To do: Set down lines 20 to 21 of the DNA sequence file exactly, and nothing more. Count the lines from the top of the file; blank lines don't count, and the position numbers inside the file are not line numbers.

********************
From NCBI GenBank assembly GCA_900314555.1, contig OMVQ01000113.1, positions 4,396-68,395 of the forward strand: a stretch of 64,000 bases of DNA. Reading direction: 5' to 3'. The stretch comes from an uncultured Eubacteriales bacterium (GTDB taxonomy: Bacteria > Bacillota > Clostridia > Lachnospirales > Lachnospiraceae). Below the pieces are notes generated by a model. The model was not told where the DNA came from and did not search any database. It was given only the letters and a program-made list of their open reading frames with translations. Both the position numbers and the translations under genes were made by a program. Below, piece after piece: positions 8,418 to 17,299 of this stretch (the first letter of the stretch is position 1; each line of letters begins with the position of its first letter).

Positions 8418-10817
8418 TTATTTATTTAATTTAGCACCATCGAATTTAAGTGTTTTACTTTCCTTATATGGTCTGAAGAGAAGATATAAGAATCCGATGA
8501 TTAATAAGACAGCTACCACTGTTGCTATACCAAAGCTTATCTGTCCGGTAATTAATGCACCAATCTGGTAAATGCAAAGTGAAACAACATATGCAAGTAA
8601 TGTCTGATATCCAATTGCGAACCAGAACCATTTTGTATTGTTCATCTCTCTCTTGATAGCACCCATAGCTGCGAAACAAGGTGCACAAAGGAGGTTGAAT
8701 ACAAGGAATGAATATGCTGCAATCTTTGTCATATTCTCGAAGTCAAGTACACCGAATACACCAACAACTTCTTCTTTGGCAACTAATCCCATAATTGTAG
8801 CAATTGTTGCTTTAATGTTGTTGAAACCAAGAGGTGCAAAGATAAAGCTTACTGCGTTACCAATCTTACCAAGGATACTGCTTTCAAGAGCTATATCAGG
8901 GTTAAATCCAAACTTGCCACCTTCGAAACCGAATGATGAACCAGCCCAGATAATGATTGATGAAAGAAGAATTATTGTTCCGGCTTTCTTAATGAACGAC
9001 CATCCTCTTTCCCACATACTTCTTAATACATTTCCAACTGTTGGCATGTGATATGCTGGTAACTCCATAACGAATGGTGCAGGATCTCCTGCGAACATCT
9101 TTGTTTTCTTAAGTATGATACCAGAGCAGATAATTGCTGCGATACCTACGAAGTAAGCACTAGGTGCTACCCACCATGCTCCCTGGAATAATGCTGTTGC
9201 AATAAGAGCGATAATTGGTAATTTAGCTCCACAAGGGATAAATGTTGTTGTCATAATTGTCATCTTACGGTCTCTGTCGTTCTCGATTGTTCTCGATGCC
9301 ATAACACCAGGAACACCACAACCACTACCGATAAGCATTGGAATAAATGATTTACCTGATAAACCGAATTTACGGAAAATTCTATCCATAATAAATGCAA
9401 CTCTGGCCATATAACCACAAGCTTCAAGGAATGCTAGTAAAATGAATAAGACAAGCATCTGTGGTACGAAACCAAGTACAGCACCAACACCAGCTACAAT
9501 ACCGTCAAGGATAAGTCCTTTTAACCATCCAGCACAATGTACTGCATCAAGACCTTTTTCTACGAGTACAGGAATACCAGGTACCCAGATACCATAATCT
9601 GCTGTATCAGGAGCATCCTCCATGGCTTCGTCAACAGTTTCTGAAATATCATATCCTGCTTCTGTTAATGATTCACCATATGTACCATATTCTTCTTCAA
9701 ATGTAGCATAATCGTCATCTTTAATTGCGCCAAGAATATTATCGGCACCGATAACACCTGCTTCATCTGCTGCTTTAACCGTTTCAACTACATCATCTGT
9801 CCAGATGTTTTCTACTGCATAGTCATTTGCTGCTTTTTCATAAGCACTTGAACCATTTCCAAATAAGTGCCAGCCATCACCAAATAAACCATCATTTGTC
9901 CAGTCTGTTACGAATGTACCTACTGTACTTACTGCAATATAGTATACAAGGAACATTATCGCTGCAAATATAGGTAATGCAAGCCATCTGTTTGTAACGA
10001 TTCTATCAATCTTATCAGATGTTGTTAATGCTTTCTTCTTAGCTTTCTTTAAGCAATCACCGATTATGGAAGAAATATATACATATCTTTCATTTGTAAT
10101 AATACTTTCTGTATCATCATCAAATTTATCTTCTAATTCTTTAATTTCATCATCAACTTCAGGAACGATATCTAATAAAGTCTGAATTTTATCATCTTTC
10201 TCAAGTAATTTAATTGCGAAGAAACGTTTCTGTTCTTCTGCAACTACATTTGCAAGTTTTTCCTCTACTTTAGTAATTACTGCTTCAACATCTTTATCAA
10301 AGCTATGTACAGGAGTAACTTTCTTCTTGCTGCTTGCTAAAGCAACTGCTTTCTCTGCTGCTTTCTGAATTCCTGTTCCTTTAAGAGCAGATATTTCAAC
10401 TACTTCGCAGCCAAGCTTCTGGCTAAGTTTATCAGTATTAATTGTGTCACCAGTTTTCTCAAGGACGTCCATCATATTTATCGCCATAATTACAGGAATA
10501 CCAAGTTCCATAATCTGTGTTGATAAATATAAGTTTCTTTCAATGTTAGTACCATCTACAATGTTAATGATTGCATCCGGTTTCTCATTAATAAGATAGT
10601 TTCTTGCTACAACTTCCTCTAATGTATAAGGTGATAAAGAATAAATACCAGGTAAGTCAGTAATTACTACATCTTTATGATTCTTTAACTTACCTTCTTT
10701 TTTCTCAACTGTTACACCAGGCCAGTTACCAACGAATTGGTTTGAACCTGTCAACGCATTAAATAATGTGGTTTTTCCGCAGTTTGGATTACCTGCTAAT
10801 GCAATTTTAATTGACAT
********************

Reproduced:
10101 AATACTTTCTGTATCATCATCAAATTTATCTTCTAATTCTTTAATTTCATCATCAACTTCAGGAACGATATCTAATAAAGTCTGAATTTTATCATCTTTC
10201 TCAAGTAATTTAATTGCGAAGAAACGTTTCTGTTCTTCTGCAACTACATTTGCAAGTTTTTCCTCTACTTTAGTAATTACTGCTTCAACATCTTTATCAA